quote:But some education advocates question whether states are gradually dumbing down their tests so that more students pass and their school systems can meet the targets. They point to results of the National Assessment of Educational Progress, a test given to a sample of children around the country, that were far less rosy last year.
For instance, 32 percent of students in Maryland passed the NAEP fourth-grade reading test, while 81 percent of fourth-graders passed the state's test.
South Carolina, on the other hand, is regarded as having a tougher state test, and its students scored about the same on NAEP as the state tests.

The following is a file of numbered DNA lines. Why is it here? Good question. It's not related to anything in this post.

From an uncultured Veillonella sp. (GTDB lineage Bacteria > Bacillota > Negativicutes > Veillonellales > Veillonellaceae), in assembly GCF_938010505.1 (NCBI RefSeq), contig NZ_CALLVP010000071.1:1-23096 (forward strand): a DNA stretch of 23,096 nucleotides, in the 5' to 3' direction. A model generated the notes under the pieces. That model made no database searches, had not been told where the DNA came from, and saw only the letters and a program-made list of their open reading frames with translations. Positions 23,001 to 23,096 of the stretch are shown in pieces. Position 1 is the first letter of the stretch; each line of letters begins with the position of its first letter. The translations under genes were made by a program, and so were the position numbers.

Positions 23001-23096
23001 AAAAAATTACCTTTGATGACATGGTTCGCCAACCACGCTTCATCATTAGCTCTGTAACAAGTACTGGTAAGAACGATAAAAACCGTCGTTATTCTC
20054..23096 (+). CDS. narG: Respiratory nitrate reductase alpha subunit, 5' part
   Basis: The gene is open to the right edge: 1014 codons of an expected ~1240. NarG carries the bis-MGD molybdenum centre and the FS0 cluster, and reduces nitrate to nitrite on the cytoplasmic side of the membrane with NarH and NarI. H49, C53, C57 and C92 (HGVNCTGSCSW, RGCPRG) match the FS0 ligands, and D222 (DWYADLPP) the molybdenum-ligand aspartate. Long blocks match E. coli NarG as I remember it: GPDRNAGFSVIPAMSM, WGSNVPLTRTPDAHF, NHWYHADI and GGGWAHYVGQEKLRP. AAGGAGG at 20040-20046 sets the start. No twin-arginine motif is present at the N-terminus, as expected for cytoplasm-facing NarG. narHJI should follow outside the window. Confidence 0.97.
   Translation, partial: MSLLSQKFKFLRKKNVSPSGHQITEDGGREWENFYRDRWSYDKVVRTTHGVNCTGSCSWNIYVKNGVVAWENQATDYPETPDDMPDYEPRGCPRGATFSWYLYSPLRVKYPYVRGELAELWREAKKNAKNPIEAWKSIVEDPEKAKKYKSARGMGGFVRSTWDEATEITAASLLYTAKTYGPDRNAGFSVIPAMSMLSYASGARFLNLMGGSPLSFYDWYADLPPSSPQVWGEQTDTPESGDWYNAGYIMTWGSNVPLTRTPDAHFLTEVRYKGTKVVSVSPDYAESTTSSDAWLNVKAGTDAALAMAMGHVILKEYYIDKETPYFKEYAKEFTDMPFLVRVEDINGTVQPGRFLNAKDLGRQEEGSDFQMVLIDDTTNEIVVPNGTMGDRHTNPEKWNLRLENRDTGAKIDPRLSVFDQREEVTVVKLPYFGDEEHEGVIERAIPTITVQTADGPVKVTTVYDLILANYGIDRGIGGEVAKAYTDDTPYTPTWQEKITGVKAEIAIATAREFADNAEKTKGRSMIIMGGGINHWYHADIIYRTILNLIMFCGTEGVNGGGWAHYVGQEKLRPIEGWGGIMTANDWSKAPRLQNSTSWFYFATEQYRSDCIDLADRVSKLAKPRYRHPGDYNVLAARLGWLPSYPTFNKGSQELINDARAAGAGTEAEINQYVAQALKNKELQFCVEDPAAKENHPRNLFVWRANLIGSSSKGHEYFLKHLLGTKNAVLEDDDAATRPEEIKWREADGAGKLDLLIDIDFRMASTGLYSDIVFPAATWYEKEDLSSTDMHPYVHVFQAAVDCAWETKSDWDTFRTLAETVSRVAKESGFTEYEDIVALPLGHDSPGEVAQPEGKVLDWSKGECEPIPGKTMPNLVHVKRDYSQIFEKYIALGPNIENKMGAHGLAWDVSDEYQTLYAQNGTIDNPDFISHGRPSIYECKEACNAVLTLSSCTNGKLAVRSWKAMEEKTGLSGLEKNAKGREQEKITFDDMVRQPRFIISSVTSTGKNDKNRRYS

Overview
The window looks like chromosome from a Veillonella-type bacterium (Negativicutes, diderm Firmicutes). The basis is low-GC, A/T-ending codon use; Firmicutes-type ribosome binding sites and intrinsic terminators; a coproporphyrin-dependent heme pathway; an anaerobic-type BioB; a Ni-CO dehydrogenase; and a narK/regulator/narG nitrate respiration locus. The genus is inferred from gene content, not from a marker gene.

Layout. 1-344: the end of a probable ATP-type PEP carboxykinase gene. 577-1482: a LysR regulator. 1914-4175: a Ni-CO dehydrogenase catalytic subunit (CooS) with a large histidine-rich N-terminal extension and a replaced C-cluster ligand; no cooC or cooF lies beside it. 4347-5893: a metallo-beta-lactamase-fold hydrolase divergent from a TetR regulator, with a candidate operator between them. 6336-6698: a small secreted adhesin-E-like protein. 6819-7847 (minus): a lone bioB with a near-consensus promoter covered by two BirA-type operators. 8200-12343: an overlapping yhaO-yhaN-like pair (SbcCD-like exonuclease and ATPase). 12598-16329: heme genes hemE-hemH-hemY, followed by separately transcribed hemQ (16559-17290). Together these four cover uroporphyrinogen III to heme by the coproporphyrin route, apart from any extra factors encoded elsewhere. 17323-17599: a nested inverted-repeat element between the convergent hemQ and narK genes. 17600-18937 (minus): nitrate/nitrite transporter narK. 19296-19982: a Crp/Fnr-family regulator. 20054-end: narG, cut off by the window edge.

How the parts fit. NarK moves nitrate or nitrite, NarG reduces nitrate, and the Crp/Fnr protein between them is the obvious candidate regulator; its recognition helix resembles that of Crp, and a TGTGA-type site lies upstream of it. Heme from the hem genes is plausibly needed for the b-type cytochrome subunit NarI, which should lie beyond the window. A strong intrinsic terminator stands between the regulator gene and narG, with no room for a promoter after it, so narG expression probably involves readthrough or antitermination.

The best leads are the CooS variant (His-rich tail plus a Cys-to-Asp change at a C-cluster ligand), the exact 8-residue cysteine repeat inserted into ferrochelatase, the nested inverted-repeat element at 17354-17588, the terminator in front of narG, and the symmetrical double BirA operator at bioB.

My sister is a 20 elementary/primary school teacher. She has 2 Master's degrees and is in a PHD program. She tells me that while she supports accountability in general and testing in specific, her two complaints about NCLB testing is that 1) schools are teaching to the test, when they are not testing FROM the actual test. This is "teaching" child what to think not how to think. 2) schools' entire curricula and resources are test directed, very little resources are being spent on music, Phys Ed and art. The things that develop well rounded, creative and thinking students.
I realize that this is only anecdotal evidence, but in tend to trust information coming out of the trenches more than that coming from PR depts.